Let’s be clear. I don’t begrudge Amazon any revenue generating scheme they come up with–it’s there web site and they should be able to do whatever works for them. As an author if I take offense I have the option to take my greatly in-demand book business somewhere else. More than likely Amazon wouldn’t notice and it would only harm me–so, I will live with a few snags here and there.

It does seem unfair a reader now hates me for something I had nothing to do with. I’m sure that reader will be more than happy to share her thoughts about the idiot author hiding advertisements in his prose with anyone who will listen. They will collectively wonder what kind of moron does things like that–obviously a bad writer who thinks he can secretly steal money from unsuspecting readers. What has the world come to–plus he uses vulgar language.

Well, dear reader, I should apologize for whatever happened; after-all, the book does have my name on it. But let me assure you, I did not write a book with an ad in it. But like so much in life, apparently I cannot control everything that happens with my book once it ventures into the cyber world.

Schedules

Now here is a subject no one cares about; schedules. For much of my working life I met schedules everyday. I was a CPA and lived in the world of hard deadlines. These were not if you can possibly have it done by then deadlines–these were you will be fired if you miss them deadlines.

Now I operate in a different world, where deadlines are often just suggestions. Not sure how it is in your world but missing deadlines drives me crazy. I’m a planner. This has benefits in some things and drawbacks in others. But I plan my day, my months activity, what I’ll accomplish this year, next year–it is disgusting. No, just go with the flow for me–it must be planned.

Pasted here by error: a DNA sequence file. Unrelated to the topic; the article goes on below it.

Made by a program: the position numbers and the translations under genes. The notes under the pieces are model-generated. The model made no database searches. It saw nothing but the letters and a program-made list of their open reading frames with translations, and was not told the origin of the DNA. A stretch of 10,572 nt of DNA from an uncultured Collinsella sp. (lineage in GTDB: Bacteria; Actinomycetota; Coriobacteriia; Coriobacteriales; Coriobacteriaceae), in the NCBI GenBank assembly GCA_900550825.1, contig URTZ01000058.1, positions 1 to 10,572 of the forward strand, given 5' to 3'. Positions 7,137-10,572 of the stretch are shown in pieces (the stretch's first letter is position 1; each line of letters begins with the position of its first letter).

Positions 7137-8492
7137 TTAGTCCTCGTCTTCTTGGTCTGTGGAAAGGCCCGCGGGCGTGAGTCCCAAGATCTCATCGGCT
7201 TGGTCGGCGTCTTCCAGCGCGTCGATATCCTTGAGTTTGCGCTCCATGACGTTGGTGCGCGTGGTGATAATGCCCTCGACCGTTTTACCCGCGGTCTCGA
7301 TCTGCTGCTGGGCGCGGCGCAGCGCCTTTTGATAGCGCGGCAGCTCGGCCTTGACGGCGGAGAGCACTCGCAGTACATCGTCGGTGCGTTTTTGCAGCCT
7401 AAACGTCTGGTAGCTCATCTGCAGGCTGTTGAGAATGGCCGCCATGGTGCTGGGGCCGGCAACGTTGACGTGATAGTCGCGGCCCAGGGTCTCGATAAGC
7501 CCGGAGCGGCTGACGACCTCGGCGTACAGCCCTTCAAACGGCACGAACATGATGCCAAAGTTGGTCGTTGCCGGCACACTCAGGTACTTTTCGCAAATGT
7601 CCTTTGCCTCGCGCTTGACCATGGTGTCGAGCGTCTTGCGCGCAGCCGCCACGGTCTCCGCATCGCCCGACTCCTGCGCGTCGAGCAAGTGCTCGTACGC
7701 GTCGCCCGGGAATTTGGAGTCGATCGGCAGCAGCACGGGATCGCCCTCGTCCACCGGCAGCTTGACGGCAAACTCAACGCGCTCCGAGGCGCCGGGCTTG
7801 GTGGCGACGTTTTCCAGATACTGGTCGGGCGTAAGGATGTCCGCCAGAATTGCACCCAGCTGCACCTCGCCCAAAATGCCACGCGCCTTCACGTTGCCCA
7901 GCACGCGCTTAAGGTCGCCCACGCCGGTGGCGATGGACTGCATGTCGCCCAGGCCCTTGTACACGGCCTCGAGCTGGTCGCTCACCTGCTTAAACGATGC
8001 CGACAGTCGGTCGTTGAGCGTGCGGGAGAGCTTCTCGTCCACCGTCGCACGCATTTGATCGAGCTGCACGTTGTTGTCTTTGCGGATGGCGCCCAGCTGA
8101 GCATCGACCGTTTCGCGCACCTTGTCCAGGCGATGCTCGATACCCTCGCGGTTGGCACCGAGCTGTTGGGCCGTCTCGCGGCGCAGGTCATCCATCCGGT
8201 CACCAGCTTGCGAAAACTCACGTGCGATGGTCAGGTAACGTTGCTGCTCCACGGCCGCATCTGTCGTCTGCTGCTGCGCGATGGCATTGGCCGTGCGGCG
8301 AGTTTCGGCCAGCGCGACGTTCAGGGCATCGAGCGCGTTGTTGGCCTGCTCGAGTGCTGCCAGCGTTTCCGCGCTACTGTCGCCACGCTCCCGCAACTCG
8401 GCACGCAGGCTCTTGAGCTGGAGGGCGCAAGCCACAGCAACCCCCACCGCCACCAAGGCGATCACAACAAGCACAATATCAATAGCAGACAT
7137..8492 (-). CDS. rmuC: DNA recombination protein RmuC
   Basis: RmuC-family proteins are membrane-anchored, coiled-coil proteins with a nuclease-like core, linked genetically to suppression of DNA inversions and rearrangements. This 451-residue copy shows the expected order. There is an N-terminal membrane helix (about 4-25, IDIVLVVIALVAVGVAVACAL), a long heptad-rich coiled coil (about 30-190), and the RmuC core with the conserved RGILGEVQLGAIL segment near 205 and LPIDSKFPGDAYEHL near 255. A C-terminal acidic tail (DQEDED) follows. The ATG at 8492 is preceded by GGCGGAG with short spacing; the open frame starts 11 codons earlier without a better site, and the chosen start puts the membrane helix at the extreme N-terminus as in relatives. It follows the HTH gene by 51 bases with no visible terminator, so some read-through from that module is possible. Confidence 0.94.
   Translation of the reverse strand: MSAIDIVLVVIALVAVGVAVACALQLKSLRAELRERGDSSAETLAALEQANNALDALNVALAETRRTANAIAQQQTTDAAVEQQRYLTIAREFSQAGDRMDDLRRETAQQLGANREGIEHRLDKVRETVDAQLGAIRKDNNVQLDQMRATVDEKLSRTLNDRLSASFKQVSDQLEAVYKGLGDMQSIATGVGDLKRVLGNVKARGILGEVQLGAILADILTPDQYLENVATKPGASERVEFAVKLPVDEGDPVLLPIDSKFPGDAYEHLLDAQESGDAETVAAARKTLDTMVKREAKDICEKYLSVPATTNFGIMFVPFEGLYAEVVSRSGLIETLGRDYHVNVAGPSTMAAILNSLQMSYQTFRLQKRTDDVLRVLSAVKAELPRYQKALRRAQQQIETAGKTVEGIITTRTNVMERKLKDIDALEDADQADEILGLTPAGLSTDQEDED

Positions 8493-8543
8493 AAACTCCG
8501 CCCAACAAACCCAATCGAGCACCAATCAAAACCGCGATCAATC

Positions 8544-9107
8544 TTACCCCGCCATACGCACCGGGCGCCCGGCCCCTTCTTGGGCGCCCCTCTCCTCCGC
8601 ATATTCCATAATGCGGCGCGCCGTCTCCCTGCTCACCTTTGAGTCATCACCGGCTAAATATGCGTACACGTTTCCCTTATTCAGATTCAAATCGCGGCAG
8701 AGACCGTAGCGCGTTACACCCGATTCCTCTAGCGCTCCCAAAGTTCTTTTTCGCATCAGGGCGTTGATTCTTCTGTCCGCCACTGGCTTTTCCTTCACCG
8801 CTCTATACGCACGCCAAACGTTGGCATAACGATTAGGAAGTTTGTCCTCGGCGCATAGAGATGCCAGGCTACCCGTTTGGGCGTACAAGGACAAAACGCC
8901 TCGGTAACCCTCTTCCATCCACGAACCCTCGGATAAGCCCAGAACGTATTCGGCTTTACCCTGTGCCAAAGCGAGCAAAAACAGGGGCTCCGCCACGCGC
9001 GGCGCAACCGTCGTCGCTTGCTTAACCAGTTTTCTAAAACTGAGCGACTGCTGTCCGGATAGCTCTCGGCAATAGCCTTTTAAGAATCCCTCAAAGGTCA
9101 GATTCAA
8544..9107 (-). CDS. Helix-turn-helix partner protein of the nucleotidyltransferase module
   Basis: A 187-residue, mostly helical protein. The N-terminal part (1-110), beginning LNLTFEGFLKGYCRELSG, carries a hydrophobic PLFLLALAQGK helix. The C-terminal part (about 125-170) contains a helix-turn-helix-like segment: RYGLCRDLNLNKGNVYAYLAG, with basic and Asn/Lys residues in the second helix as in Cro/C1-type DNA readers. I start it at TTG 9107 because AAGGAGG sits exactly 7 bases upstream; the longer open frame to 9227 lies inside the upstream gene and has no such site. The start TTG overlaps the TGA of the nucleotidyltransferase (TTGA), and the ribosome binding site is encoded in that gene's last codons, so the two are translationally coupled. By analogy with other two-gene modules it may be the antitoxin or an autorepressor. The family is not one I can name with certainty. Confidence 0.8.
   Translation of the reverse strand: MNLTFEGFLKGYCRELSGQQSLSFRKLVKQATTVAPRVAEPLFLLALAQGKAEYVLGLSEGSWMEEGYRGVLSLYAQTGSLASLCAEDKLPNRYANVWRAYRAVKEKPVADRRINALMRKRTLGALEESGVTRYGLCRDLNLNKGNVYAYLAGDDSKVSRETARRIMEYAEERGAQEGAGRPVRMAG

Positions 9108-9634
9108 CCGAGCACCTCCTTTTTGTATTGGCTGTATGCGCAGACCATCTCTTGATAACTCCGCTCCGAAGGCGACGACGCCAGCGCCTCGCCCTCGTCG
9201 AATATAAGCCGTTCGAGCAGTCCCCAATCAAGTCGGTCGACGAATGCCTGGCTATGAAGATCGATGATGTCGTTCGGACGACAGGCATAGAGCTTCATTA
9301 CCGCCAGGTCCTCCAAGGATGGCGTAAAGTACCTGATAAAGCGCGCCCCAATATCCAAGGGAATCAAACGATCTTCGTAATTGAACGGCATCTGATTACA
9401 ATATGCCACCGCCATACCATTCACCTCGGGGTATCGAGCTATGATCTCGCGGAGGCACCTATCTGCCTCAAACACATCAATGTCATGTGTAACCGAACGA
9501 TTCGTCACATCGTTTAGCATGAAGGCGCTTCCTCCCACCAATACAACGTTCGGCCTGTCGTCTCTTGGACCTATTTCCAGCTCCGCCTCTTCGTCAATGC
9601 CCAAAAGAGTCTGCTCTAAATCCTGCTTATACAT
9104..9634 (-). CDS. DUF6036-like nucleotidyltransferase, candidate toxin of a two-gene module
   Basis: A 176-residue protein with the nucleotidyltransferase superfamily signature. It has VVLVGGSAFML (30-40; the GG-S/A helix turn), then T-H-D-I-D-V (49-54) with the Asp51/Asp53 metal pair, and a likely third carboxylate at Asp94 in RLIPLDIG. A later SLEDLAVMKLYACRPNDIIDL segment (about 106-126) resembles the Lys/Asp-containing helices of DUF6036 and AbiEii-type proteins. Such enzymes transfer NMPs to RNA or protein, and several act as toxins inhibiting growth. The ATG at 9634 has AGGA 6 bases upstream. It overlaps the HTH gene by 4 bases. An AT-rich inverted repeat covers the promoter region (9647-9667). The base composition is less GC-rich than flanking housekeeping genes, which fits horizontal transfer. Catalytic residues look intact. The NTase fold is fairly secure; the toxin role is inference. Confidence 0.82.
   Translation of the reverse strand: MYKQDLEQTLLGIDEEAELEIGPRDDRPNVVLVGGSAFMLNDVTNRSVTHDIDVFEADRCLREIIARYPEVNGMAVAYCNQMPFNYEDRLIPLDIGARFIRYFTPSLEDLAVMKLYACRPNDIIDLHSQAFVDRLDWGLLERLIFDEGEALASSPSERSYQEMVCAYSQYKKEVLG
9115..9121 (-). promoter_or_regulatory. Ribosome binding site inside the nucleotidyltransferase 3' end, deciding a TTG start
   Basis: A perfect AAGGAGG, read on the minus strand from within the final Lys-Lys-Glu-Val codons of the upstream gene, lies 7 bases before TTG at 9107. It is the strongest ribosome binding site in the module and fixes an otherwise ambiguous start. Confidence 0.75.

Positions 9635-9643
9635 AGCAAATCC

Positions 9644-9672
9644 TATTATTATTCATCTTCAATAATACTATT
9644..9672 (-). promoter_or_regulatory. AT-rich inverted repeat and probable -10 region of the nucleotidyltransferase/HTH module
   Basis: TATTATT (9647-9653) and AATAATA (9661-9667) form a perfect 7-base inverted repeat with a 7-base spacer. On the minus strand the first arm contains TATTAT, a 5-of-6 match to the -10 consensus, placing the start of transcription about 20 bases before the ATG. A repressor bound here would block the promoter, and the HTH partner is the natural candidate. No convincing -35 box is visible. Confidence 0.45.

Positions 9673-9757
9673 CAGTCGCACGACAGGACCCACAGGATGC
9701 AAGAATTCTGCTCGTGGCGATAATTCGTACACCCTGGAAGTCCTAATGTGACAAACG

So I work on my detailed plan for the whole year and somewhere around the middle of January something I need from someone else to accomplish my plan does not arrive on time. My plan is garbage. Less than one month into the year–it is wasted.

So after the beginning of the year fell apart I decided I would just relax, enjoy my free time and I will work when the other stuff shows up. Easy going me–never stressed; schedules don’t matter. No more nasty emails asking where the hell such and such is. Have tried that for a few months and surprise; nothing has been done on schedule, stuff is already months behind–I have stopped working. Now I don’t think this is anyone’s fault but my own. I was a certain kind of person and because that seemed to annoy others I tried to become someone else–didn’t work. My writing has stopped because I can’t stick to a schedule.

Never in the past did I recognize how important it had been for me to stick to a schedule; pushing myself to meet artificially set deadlines. But now without them I have fallen apart. The only way around this is to go back to my schedule setting ways and stop dealing with people who cannot meet my deadlines. Could be a lonely existence but everything will be ready on time.